Instead, she explained, laugher is activated like a steam gauge, where a buildup of feelings prompts an outburst.
"It's nature's way of letting out tension or a buildup of emotions," she said.
Comedian David Alan Grier characterizes it similarly.
"When your boyfriend, your girlfriend dumps you, you're grieving. It builds and builds and it gets to a fever pitch, it's like a boil that's got to be lanced. It's a human need. It's a human emotion. It's the human condition," he said.
Maidenberg noted that some people might also cry rather than laugh because they are taught to suppress tears.
"They may adapt a replacement of laughing instead of showing pain," he said.
While laughter is typically an acceptable expression, some cultures and subcultures frown upon crying, which is physiologically similar.
In the past 30 years, laughter has been promoted as a cure-all for ailments, the idea being that a laughing patient will heal faster or be able to overcome more.
The idea gained momentum when the journalist Norman Cousins wrote about his experiences as a patient, where laughter may have helped heal him, in the New England Journal of Medicine in 1976.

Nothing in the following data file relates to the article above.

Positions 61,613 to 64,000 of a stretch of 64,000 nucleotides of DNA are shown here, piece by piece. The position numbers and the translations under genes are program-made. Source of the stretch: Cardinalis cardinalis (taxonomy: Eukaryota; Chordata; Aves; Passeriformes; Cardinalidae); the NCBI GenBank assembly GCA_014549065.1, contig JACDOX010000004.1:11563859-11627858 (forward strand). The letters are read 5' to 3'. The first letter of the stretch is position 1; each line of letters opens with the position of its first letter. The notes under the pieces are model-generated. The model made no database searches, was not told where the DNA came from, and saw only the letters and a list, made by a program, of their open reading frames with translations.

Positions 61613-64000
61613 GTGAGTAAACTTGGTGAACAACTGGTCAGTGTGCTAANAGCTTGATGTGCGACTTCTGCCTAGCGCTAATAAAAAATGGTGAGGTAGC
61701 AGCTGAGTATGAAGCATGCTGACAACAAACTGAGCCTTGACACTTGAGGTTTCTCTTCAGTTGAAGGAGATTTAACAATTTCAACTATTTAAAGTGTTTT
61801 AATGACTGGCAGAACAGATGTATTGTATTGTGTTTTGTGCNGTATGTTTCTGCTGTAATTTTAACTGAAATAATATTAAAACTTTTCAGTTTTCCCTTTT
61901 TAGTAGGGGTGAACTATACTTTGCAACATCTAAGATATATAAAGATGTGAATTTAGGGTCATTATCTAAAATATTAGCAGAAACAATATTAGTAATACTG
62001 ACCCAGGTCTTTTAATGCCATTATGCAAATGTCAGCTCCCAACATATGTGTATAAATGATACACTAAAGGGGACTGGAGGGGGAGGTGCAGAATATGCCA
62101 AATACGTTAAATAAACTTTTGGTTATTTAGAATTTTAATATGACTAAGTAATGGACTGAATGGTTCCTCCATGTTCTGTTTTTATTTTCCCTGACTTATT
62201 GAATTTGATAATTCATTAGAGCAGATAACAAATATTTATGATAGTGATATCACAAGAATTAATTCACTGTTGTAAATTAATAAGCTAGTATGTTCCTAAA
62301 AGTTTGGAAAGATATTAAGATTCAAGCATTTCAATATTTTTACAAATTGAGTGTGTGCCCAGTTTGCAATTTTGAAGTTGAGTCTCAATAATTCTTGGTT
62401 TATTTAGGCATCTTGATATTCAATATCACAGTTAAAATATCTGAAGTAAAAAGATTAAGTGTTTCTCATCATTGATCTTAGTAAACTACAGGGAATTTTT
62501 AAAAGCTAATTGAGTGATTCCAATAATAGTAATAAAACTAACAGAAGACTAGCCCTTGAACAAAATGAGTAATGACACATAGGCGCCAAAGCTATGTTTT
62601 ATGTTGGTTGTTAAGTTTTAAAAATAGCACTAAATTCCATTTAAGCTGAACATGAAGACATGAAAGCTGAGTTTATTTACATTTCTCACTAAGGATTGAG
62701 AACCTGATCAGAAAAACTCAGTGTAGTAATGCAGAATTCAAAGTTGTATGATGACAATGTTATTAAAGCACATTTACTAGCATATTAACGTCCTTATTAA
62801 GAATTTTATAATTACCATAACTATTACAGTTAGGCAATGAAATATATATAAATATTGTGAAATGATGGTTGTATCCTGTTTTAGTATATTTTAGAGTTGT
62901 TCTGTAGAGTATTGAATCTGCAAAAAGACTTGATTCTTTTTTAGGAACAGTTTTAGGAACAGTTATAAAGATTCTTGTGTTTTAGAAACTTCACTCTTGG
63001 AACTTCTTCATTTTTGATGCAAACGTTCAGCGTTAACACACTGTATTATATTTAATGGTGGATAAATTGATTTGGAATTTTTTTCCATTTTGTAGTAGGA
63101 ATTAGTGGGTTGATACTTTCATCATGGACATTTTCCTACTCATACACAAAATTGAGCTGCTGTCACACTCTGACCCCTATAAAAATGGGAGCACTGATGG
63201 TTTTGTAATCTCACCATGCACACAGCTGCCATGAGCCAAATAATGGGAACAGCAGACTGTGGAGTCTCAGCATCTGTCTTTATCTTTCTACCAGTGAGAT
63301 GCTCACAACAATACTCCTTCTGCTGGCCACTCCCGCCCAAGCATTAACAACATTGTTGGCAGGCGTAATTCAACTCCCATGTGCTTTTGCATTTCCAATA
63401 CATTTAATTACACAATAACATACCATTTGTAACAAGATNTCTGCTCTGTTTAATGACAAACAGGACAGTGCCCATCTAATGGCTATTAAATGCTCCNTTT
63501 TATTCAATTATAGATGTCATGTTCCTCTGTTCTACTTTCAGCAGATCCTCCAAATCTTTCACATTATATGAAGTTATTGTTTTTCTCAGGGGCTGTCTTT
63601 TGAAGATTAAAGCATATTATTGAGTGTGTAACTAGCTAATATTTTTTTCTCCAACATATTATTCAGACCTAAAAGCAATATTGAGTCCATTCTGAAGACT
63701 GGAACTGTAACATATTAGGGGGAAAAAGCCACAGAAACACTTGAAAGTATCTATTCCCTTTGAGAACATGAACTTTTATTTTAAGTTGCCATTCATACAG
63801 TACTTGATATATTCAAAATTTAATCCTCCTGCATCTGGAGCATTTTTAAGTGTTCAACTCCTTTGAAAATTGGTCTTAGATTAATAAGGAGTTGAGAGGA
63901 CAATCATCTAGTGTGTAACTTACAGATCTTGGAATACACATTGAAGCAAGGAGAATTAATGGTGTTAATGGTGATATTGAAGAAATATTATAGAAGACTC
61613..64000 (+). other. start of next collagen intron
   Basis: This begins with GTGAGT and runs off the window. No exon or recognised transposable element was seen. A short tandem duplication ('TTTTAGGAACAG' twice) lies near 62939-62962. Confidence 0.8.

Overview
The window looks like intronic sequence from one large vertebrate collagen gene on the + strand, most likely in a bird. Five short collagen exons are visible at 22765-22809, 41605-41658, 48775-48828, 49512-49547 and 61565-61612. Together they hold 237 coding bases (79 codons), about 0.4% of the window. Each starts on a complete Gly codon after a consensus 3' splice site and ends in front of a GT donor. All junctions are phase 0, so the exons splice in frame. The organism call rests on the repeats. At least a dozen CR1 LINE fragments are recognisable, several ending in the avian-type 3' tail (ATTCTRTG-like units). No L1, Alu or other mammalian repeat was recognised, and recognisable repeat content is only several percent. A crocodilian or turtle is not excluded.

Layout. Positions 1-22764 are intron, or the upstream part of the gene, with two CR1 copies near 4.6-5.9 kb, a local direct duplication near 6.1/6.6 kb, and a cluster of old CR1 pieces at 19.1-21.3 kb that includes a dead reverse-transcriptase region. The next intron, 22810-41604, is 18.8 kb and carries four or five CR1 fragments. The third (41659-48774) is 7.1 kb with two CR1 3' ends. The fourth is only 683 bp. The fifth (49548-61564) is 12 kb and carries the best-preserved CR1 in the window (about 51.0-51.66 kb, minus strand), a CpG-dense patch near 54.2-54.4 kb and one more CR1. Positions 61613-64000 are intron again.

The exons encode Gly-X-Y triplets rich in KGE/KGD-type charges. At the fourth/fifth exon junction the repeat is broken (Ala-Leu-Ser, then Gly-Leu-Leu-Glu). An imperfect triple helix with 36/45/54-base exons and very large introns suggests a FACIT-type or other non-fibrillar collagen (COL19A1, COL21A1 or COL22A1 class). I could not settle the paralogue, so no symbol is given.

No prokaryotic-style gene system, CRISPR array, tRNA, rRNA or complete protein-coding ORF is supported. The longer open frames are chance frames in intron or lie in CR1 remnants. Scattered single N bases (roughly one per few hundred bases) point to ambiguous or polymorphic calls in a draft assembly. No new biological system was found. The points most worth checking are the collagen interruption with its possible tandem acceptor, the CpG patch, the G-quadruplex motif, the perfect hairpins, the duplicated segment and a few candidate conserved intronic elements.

But while laughter may have benefits and put a patient in a relaxed state, it may have gotten too much credit.
"Laughter is good, but it's not the only game in town," Mahony said.
One of the primary benefits of laughter, she explained, is that it distracts, something that can be done with a horror movie or a tear-jerker just as well -- and possibly better -- than with a comedy.
In the original article, Cousins himself admitted that his recovery from a supposedly incurable illness might have happened on its own -- without laughter or medical treatment.
So, while laughter may have benefits, so can other emotions -- as long as the person wants to take them in.
And what entertains us can't fully be explained by science -- it's a matter of taste.
"Sense of humor is truly the fingerprint of personality," Mahony said.
Sheila Marikar contributed to this report.